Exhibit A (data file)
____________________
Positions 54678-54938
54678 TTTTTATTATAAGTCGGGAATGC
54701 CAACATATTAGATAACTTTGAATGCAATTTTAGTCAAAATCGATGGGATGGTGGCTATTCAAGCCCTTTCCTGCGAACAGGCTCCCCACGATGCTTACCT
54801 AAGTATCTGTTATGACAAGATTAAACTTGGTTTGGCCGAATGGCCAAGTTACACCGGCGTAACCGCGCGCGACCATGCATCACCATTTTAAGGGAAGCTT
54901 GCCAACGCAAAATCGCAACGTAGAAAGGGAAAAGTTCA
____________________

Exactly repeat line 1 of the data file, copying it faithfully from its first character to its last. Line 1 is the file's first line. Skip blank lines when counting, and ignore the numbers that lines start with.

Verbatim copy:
Positions 54678-54938